6. Unlike SA where there are only spam and ham results, Rspamd supports five levels of messages called actions:
    • no action - ham message
    • greylist - turn on adaptive greylisting (which is also used on higher levels)
    • add header - adds Spam header (meaning soft-spam action)
    • rewrite subject - rewrite subject to *** SPAM *** original subject
    • reject - ultimately reject message

Each action can have its own score limit which could also be modified by a user’s settings. Rspamd assumes the following order of actions: no action <= greylist <= add header <= rewrite subject <= reject.

Actions are NOT performed by Rspamd itself - they are just recommendations for the MTA that performs the necessary actions such as adding headers or rejecting mail.

SA spam is almost equal to the Rspamd add header action in the default setup. With this action, users will be able to check messages in their Junk folder, which is usually a desired behaviour.

First steps with Rspamd

To install Rspamd, I recommend using one of the official packages that are available for many popular platforms. If you’d like to have more features then you can consider the experimental branch of packages, while if you would like to have more stability then you can select the stable branch. However, normally even the experimental branch is stable enough for production use, and bugs are fixed more quickly in the experimental branch.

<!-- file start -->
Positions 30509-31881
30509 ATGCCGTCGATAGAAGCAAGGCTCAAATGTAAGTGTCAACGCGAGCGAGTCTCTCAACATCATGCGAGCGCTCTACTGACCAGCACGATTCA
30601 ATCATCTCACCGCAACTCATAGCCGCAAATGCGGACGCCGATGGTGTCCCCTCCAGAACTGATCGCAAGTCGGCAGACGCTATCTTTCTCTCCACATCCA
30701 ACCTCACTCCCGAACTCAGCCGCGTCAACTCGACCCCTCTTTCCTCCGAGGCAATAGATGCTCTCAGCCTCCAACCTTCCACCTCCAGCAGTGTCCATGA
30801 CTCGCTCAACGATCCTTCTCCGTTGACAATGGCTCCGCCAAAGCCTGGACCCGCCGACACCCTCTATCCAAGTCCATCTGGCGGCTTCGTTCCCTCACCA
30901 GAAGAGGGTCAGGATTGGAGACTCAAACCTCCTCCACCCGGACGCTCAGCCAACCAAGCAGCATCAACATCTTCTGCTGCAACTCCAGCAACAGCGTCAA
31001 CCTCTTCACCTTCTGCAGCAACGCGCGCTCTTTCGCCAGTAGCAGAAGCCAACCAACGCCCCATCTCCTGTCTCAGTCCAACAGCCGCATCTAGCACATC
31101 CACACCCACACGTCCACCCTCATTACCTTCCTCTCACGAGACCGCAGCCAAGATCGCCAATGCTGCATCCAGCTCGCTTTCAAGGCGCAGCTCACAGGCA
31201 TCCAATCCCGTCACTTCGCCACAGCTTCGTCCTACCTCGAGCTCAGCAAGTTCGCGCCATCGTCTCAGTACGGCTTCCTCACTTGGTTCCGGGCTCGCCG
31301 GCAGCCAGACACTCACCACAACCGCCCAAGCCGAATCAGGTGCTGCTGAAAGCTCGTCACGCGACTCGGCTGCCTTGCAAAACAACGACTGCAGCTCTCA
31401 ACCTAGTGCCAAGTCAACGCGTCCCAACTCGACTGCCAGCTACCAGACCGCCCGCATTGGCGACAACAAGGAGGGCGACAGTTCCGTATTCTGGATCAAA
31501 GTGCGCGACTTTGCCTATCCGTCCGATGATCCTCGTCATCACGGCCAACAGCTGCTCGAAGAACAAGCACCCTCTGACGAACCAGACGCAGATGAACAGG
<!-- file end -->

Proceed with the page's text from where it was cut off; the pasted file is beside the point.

General SpamAssassin rules

For those who have a lot of custom rules, there is good news: Rspamd supports a certain set of SpamAssassin rules via a special plugin that allows direct loading of SA rules into Rspamd. You just need to specify your SA configuration files in the plugin configuration:

spamassassin {
	sa_main = "/etc/spamassassin/conf.d/*";
	sa_local = "/etc/spamassassin/local.cf";

On the other hand, if you don’t have a lot of custom rules and primarily use the default ruleset then you shouldn’t use this plugin: many SA rules are already implemented natively in Rspamd so you won’t get any benefit from including such rules from SA.


If you have your SA up and running it is usually possible to switch the system to Rspamd using the existing tools. However, please check the integration document for further details.


Rspamd statistics are not compatible with SA as Rspamd uses a more advanced statistics algorithm, described in the following article, so please bear in mind that you need to relearn your statistics. This can be done, for example, by using the rspamc command: assuming that you have your messages in separate files (e.g. maildir format), placed in directories spam and ham:

rspamc learn_spam spam/
rspamc learn_ham ham/

(You will need Rspamd up and running to use these commands.)

Learning using mail interface

You can also setup rspamc to learn via passing messages to a certain email address. I’d recommend using /etc/aliases for this purpose and a mail-redirect command (e.g. provided by Mail Redirect add-on for Thunderbird MUA). The desired aliases could be the following:

learn-spam123: "| rspamc learn_spam"
learn-ham123: "| rspamc learn_ham"

(You would need to use less predictable aliases to avoid the sending of messages to such addresses by an adversary, or just by mistake, to prevent statistics pollution.)